A wave of outrage spread among the Pakistani nation when the news about the gruesome murder of innocent Zainab went viral on social media. There was hardly any person in Pakistan who didn’t view the picture of the victim in his/her news feed. They all wanted nothing less than capital punishment and public hanging for the culprit.
While almost everyone agrees that Zainab’s murderer should be given severe punishment, the question of whether capital punishment can really help eradicate the crime or not remains unanswered.
Debate on Capital Punishment in Pakistan
The debate on capital punishment is not an old one. Almost 140 countries of the world have already abolished it for many reasons.
Recently, Anti Terrorism Court issued death warrants of Zainab’s culprit Imran and people on social media started demanding a public hanging for the convict.
Even those against the death penalty also welcomed Anti-Terrorism Court’s decision to issue death warrants of Zainab’s culprit.
As a peace lover it is, at times, hard to reconcile when I support the death penalty.
In cases such as these, however, (if the evidence is irrefutable) I say:
Good. Make an example of these bastards.
Children's safety should be one of the highest priorities. https://t.co/u9KLxaPadT
— Cynthia Ritchie (@CynthiaDRitchie) October 12, 2018
Amidst all those tweets about the condemnation of Imran’s inhumane acts and his deserving of the fate he was going to meet, a debate started among few notable Twitter users of Pakistan who included Nadia Hussain, Amna Taseer, and Shehbaz Taseer.
Kind of terrifying when your Human Rights Minister supports capital punishment in a country where hundreds of people are falsely accused, wrongfully convicted and so on. https://t.co/Qh5DLUvX6p
— Maham Nasir (@lightermachis) October 10, 2018
Then came the opinion of Aamna Taseer, the wife Ex-Governor Punjab Salman Taseer who was murdered by Mumtaz Qadri for committing blasphemy. She tweeted that despite losing her husband to terrorism she didn’t support capital punishment.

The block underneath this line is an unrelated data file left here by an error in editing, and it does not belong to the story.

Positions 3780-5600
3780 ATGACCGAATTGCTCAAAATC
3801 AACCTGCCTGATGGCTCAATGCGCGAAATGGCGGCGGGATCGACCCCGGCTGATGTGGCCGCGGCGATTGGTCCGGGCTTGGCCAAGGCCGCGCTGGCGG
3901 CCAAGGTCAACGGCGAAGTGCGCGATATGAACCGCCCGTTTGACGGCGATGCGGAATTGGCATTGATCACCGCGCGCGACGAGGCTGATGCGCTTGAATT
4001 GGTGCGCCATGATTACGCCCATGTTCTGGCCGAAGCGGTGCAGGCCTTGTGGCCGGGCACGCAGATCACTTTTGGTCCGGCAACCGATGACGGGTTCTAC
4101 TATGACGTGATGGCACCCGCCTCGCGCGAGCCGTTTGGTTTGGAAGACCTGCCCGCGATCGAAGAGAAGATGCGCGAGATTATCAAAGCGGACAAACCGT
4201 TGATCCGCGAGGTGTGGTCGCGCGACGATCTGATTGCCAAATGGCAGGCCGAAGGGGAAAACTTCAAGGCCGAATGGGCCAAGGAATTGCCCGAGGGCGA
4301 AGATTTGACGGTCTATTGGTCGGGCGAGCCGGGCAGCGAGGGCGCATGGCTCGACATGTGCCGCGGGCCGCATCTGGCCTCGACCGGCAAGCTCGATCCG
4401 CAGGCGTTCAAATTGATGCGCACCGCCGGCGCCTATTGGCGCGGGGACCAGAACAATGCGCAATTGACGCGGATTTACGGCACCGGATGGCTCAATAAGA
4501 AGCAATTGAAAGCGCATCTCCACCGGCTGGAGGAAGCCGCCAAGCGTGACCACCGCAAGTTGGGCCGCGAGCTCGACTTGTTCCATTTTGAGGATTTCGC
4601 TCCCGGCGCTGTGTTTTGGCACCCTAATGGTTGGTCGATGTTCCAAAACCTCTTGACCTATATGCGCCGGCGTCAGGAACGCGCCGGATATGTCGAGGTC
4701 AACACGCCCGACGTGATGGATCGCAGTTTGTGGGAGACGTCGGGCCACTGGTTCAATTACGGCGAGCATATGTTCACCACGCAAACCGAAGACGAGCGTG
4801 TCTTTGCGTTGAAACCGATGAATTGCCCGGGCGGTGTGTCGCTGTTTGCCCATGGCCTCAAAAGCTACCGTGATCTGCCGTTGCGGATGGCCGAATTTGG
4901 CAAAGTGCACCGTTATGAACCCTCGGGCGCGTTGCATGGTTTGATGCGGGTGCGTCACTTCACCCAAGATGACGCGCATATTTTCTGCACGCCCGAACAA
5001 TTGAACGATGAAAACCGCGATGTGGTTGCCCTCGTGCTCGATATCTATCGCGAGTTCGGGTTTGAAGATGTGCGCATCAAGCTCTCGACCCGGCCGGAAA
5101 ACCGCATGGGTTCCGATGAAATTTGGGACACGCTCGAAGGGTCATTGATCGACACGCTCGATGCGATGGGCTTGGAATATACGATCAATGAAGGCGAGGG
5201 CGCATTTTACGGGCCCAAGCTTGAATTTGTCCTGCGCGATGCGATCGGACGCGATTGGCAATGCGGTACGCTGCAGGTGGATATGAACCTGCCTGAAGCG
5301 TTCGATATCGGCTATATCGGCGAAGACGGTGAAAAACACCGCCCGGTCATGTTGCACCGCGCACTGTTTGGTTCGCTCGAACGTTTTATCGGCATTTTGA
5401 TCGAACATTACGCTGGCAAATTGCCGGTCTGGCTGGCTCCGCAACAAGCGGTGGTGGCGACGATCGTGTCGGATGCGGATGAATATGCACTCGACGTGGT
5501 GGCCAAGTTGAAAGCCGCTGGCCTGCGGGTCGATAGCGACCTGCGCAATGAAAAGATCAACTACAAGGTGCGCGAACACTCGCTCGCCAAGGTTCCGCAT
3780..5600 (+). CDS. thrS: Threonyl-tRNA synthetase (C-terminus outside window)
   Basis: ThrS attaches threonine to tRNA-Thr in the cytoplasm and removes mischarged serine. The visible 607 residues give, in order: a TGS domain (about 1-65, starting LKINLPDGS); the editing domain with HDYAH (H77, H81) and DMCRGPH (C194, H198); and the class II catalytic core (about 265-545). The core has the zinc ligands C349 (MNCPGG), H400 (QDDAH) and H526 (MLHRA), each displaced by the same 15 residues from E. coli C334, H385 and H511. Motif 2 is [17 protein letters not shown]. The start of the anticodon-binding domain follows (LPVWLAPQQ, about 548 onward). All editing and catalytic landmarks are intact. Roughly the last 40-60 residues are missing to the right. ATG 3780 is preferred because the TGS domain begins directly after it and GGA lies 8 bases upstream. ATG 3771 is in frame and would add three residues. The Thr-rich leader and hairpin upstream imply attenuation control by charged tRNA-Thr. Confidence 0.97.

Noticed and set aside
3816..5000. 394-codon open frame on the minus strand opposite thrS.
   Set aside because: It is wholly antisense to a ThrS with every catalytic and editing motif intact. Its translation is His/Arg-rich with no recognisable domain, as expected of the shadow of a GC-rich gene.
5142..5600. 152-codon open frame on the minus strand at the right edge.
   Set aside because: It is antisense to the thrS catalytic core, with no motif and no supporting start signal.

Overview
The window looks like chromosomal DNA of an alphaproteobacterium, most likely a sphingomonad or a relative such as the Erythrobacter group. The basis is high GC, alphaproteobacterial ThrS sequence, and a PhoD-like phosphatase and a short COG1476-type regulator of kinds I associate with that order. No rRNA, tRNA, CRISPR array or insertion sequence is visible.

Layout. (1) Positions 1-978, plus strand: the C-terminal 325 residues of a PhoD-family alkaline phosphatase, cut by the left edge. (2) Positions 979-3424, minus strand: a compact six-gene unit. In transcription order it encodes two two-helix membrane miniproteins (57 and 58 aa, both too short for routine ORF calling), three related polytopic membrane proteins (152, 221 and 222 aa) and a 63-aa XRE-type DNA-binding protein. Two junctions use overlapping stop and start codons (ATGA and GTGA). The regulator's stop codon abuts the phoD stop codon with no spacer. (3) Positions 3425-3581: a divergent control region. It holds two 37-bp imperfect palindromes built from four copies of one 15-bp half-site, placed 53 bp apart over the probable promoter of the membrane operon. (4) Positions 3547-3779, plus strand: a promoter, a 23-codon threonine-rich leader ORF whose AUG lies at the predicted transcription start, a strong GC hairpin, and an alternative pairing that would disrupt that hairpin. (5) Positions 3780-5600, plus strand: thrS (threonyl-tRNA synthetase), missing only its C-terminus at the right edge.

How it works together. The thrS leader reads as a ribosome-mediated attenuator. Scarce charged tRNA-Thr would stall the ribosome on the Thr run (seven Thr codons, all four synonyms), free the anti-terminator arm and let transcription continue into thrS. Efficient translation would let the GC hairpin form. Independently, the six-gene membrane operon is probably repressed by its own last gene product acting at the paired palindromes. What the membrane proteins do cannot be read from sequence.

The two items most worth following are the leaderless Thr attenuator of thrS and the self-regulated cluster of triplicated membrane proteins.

— Aamna Taseer (@AamnaTaseer) October 10, 2018
Nadia Hussain Questions Aamina Taseer’s Opinion
Supermodel and actress Nadia Hussain who never shies away from giving her opinion on any matter asked Aamna why she didn’t stop the hanging of her husband’s murder.
Then u should've stopped the hanging of your husband's murderer!!
— NADIA HUSSAIN (@NADIAHUSSAIN_NH) October 11, 2018
Shehreyar Taseer Explaining Position of Her Mother
Aamna Taseer and Salman Taseer’s son Shehreyar Taseer jumped in and explained his mother’s stance. In his reply, he told Nadia that The case was State vs. Qadri and it was the court that convicted him and hanged him.
My mother didn’t hang Qadri, the procession in the law did… the case was State V Qadri. Check ur insinuations! The courts convicted him, the courts sentenced him, and under the courts instruction he was hanged.
— Shehryar Taseer (@shehryar_taseer) October 12, 2018
Here came another Twitter user who cleared the air by saying that it is possible for a person to not feel like pardoning the culprit and also being against the death penalty at the same time.
Zainab Murder Case and Capital Punishment
The issuance of the death warrant by Anti-Terrorism Court for Zainab’s culprit is one such example, how things can be so obscure at times. Zainab’s murder had raised an outcry in Pakistan. Hence, it is almost impossible for even those who don’t support the death penalty to pardon Imran who raped and murdered a minor.
But, few questions still need an answer. Isn’t it so that capital punishment is a norm for centuries but still it has failed to stop murderers from committing crimes against humanity.? And, isn’t it so that curing cancer by cutting the affected part of the body can’t save the person from being handicapped and doesn’t guarantee if the body will not suffer from the same disease in future. It may not be easy for courts to not award death penalty to culprits like Imran but society shouldn’t rely on such punishments for the eradication of the heinous crime of child abuse and must take some curative measures.